France and the United States have made steps to resolve a dispute that began last week with the unveiling of the Aukus defense deal between the United States, the United Kingdom, and Australia.
The agreement cost France $37 billion (£27 billion) to develop submarines for Australia.
Paris claimed to have only learned about the incident a few hours before the public disclosure.
The presidents of the United States and France have now released a joint statement suggesting that open discussions amongst allies would have helped the situation.
On Wednesday, Joe Biden and Emmanuel Macron had a half-hour phone conversation. At the end of next month, they will also meet in Europe.
Aukus, which was announced last week, is largely regarded as an attempt to challenge China’s dominance in the disputed South China Sea.
Analysts believe it is the most important security agreement between the three countries since World War II.
However, French dissatisfaction with the accord was apparent; the French foreign minister referred to it as a “stab in the back.”
Mr Macron had ordered the recall of the French ambassadors to Washington and Canberra, an unusual move among allies.
The ambassador to Washington, on the other hand, will now return to his post. No word on whether the ambassador in Canberra would follow suit.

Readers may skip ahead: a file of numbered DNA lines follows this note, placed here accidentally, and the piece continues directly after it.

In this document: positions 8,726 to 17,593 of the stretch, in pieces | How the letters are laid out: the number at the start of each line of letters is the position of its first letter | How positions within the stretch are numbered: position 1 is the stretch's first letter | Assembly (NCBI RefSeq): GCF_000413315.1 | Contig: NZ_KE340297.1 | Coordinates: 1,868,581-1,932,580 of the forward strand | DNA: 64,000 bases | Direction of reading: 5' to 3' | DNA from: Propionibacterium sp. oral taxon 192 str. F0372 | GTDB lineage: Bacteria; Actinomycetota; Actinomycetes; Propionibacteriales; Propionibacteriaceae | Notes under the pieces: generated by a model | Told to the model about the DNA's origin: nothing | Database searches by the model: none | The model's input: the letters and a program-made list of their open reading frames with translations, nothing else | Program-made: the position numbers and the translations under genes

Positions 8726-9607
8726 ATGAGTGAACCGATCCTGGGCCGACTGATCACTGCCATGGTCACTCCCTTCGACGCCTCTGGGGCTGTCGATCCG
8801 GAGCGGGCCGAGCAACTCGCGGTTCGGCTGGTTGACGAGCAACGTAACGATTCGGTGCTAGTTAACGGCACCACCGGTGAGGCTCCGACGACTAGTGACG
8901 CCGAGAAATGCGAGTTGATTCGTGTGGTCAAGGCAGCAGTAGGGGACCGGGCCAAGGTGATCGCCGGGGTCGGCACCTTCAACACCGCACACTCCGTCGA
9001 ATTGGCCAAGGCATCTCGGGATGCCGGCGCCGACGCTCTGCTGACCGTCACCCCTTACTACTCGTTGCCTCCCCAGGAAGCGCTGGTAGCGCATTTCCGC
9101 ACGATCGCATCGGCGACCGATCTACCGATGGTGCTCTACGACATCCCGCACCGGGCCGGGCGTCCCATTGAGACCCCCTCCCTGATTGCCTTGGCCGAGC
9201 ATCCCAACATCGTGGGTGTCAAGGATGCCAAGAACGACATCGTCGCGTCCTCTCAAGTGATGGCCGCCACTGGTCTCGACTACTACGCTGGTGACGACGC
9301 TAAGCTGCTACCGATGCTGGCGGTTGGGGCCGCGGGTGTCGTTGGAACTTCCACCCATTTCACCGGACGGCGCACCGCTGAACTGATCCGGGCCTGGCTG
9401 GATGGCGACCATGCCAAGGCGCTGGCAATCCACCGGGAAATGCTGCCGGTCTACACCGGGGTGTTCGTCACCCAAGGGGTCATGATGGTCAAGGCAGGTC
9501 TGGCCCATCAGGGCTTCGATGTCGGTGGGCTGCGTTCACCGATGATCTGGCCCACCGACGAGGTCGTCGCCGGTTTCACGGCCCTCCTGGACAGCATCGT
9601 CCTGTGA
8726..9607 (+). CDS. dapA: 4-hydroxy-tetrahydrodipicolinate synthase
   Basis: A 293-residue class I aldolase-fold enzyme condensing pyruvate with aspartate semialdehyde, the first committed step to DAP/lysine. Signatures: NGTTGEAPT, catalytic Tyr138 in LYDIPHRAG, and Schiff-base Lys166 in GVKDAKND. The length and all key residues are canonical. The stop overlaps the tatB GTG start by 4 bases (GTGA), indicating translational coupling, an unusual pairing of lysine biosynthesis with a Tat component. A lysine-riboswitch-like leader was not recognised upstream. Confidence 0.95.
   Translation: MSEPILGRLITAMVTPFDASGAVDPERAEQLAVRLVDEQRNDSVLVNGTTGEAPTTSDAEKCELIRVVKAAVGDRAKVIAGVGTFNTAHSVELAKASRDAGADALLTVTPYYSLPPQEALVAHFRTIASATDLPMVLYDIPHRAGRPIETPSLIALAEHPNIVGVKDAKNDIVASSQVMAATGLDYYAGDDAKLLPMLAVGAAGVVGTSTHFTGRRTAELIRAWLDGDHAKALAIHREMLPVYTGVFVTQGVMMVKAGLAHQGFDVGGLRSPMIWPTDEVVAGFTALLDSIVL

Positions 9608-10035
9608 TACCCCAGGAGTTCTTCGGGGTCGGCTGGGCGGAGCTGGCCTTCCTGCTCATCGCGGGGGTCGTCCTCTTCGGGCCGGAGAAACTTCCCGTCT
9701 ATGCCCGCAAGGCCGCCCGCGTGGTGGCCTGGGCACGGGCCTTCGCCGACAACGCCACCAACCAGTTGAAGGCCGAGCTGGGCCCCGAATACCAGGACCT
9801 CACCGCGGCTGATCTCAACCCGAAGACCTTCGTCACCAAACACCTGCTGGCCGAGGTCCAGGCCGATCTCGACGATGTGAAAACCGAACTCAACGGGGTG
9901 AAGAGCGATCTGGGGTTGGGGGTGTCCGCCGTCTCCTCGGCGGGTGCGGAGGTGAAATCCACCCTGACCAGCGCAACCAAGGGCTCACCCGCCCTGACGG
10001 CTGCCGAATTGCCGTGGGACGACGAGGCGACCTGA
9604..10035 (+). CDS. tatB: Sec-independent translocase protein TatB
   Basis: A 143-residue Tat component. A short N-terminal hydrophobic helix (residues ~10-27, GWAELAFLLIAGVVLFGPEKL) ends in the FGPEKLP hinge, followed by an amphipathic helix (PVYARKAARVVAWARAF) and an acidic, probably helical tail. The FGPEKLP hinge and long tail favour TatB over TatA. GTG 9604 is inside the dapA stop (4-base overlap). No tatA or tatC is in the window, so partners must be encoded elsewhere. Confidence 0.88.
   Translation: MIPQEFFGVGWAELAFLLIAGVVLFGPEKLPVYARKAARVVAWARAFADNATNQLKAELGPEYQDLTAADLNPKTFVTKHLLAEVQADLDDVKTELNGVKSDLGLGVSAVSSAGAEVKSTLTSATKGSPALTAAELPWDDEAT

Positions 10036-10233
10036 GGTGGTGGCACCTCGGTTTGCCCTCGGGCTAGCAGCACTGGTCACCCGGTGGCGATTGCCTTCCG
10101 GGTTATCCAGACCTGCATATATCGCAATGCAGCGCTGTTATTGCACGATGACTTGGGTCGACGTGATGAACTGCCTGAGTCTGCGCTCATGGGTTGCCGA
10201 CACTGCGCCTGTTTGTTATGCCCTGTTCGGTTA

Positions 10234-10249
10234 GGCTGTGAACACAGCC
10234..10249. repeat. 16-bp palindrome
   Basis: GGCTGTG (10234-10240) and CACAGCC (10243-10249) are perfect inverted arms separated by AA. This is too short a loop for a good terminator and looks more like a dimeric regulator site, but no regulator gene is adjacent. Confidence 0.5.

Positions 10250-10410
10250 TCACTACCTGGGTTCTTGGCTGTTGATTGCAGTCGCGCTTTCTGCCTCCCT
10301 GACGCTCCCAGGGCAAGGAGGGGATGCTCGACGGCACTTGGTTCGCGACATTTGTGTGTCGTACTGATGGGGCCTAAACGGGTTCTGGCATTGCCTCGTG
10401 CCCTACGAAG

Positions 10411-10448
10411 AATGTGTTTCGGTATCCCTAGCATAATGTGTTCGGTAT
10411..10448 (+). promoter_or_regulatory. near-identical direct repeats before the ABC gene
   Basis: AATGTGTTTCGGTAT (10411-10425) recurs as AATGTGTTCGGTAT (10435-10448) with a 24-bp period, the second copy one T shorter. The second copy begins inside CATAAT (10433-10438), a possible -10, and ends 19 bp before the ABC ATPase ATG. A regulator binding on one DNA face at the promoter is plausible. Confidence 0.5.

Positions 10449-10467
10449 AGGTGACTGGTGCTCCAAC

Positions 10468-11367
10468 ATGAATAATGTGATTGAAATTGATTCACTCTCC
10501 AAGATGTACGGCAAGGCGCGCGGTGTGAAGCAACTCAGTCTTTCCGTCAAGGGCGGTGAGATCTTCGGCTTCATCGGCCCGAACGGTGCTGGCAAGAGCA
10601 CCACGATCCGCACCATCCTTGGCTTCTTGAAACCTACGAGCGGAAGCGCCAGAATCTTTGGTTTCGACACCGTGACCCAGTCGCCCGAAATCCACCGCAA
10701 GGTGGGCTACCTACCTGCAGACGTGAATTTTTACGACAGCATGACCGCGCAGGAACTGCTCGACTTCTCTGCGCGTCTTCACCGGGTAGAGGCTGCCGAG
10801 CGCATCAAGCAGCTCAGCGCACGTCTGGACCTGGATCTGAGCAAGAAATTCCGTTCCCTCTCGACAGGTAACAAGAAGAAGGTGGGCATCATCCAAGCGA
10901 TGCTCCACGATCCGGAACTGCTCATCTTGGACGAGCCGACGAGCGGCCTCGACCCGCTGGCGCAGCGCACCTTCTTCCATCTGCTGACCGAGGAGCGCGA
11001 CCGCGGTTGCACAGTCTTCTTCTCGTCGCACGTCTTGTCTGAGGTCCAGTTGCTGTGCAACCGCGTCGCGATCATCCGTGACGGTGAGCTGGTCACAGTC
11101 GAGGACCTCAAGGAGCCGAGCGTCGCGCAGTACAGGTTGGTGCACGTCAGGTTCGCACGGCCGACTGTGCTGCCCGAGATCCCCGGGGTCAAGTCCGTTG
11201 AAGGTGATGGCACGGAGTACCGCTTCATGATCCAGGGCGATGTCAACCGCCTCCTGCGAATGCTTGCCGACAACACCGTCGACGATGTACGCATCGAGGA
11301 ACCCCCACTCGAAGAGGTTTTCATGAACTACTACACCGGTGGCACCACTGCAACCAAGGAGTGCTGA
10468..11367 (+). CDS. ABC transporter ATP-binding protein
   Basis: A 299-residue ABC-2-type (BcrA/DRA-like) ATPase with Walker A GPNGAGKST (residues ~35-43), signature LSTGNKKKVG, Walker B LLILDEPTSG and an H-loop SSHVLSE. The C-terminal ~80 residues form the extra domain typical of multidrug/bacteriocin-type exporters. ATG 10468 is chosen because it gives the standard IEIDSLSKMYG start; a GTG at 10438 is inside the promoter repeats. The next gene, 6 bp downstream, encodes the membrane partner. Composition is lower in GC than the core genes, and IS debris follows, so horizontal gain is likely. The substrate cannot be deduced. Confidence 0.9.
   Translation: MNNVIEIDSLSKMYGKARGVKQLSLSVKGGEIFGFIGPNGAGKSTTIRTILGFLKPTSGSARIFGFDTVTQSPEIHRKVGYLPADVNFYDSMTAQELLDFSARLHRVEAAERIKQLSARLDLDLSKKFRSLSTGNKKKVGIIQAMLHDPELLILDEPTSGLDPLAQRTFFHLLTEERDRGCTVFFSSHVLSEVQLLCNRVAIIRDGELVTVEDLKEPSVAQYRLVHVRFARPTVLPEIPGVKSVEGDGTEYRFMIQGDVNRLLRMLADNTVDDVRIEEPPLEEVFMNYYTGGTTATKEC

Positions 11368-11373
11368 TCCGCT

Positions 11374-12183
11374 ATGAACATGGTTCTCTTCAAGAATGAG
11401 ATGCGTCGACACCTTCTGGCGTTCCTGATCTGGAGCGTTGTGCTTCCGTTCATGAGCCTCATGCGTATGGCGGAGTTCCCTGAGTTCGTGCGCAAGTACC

The importance of French and European participation in the Asia-Pacific area was emphasized by President Biden.
As a complement to the trans-Atlantic Nato alliance, the statement underscored US acceptance of the necessity of greater European defense, which France has been driving for years.
According to a US official, US Secretary of State Anthony Blinken and French Foreign Minister Jean-Yves Le Drian are set to meet on the margins of the UN General Assembly in New York on Thursday.
US And France Make Important Steps Forward
The Americans delivered a classic “non-apology apology”: they apologized for the method (lack of consultation), but not for the policy itself (Aukus). But, in an attempt to indicate that all is OK, President Biden smiled while on the phone with President Macron.
When it comes to readouts, they may be fairly bland, but this one had a lot of significance.
For starters, it was a joint statement, when normally each side issues one, indicating that both leaders were attempting to present a unified front following their “pleasant 30-minute call.” The fact that President Biden initiated the contact was made obvious from the outset, which France may have intended to make clear.
Then there’s this: “The two presidents agreed that open talks would have been beneficial to the situation” – isn’t that something France wanted in there?
But America had its voice as well; Biden did not change his message that European countries must invest more to the continent’s defense.
It was then followed by a sharp reminder of the US providing further counter-terrorism assistance in the Sahel, where the French have a significant investment.
In summary, it was a well-crafted statement that allowed both parties to get their views through and move on. A cheerful phone call, on the other hand, is one thing. What happens when the two presidents meet in person in Europe next month?
President Macron is up for re-election next year, which is worth noting. He needed to keep his cool with President Biden on the domestic front, but he also needed to find a way out. Today’s call brings it to you.